Other English Separatists had found safety in Amsterdam a decade earlier, but sexual scandal among them threatened to associate the newcomers with their disrepute, a danger that increased when Rev. John Smyth re-baptized himself and some followers, calling up images of revolutionary Anabaptism with its end-time social chaos. Rev. John Robinson led the group now known as the Pilgrims to the university town of Leiden, famous for its cloth industry relying on refugee laborers. That city, however, had become the focal point of controversy that would split the Dutch Reformed Church and culminate in a military coup that put an end to the toleration for which Holland had become famous.
Familiarizing themselves with the town, the Pilgrims came into contact not only with the university and with Dutch Reformed and Mennonite churches, but also with English soldiers garrisoned throughout Leiden (such as Myles Standish) and with the thousands of French-speaking refugees who made up around 15% of the town’s population. Some people already in Leiden joined the Pilgrim church, while more new members came over from East Anglia, Kent, and London; the diversity of origins required communal attempts to build unity of purpose. This effort contrasts with any simplistic characterization of the structures of their colony in New England as representing a conscious or unconscious re-creation of regional folk customs and habits recalled from ye olde England.
Although the Pilgrims’ arrival in Leiden coincided with the beginning of the Twelve Years’ Truce in the Dutch revolt against Spanish Hapsburg domination, the peace was unstable. England was providing nearly half the soldiers in the Dutch army; King James exploited this dependence to demand ever greater influence in Dutch religious and political affairs. The Pilgrims found themselves under increasing pressure from England, whose ambassador successfully called for the suppression of the Pilgrims’ publishing project when he discovered offenses to the king’s majesty in Pilgrim calls for reform. King James demanded that Pilgrim William Brewster be arrested; an English bishop even made a clandestine visit to Leiden apparently to try to discover Brewster’s hiding place. The Pilgrims felt the pressure to seek a safer haven before Holland was once again engulfed in war
John Robinson participated in the university theological faculty's debates between double-predestination Calvinists (the Gomarists or Contra-Remonstrants) and their less rigid opponents (the Arminians or Remonstrants). The major focus of the controversy in Leiden was the appointment of Conrad Vorstius to be professor of theology. His opponents accused him of Socinianism and used that charge to convince King James I to retreat from religious toleration to a demand for Calvinist conformity in the Dutch church. Under his political pressure, Prince Maurits carried out a military coup, deposing the toleration-minded Remonstrants in government. The Synod of Dort then proceeded to condemn anyone with a broader theological view than that of the Contra-Remonstrants. The book's examination of documented political intrigue gives a new interpretation to the entire period in Holland. Although agreeing theologically with the decisions of the Synod of Dort, Robinson and the Pilgrims rejected calls to require everyone in Plymouth Colony to subscribe to the Heidelberg Catechism and the Belgic Confession, thus taking a position that had been among those for which the Remonstrants were condemned at Dort. In the Pilgrims' view, only the Bible and Apostles' Creed (which they thought had been composed by the Apostles) could be obligatory - everything else was inevitably imperfect because all things human are imperfect. Their colony became relatively tolerant because of this literalist understanding of the story of the Fall in Genesis.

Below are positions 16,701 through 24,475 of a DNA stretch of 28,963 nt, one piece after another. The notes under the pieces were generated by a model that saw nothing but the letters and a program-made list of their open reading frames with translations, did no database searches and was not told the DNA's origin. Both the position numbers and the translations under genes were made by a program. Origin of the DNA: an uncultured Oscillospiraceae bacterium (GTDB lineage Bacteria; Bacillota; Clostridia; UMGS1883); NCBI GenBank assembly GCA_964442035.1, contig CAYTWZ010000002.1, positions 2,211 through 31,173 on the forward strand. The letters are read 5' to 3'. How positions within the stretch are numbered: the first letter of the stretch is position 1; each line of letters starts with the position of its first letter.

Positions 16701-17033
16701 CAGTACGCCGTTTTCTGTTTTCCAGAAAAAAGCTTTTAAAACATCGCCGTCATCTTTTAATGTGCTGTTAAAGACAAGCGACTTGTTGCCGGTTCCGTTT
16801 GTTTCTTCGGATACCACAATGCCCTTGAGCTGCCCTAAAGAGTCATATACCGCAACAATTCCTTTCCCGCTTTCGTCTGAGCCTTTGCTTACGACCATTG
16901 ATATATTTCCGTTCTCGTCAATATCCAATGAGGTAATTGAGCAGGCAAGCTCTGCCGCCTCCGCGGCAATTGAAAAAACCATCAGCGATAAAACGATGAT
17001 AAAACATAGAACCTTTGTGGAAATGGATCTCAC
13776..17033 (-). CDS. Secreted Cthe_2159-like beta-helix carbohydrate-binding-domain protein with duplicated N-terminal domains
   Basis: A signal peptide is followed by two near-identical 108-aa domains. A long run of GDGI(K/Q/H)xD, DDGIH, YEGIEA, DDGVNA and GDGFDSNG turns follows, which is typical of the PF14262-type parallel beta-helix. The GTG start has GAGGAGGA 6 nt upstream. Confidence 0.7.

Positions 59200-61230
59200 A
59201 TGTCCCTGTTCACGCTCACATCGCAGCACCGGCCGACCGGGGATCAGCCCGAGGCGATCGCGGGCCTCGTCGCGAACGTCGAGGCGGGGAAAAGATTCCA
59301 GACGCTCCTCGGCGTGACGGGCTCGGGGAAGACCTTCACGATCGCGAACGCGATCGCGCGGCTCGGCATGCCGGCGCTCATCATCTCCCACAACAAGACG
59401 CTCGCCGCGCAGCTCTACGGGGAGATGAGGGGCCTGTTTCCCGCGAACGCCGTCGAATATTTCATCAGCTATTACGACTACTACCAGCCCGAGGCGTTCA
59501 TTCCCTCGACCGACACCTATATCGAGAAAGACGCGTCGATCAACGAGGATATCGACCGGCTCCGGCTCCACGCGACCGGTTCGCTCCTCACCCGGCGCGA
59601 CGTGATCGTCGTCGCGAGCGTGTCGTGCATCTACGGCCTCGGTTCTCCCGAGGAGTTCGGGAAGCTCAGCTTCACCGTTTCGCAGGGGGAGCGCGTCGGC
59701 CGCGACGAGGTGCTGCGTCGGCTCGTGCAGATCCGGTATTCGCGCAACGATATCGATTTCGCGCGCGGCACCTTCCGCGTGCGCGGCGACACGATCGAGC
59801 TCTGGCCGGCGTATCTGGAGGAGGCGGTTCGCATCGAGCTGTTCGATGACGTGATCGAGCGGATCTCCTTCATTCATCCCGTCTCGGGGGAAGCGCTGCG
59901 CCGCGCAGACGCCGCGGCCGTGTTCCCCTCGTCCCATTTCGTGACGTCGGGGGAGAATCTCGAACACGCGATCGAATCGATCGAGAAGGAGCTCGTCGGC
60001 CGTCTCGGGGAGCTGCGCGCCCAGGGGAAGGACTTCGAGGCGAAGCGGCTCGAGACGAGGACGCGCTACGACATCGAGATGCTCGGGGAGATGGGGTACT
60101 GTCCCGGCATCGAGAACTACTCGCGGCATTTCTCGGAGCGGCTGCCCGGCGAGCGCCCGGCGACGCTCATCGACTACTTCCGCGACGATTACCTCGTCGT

With the Mayflower Compact, the Pilgrims established independent democratic government in their colony. Introducing the Dutch custom of civil marriage registration, the Pilgrims provided equitable laws for all colonists, whether or not members of the Pilgrim church. With their constitution of 1636, they conceived a representative government that gave no role to the clergy. Recognizing the Indians as equal creatures, the Pilgrims attempted to provide fair treatment for all in their courts; and they acquired land exclusively by sale or trade from the Indians who were understood to be the proper owners. Through their familiarity with the Dutch Union of Utrecht (1579), the Pilgrims helped form the United Colonies of New England (1643) on that model - a model that in turn served to inform the confederation structure of American independence in the late 18th century. Without any emphasis on presentism or triumphalism the book shows how the Pilgrims affected the societies in which they lived and were in turn affected by them.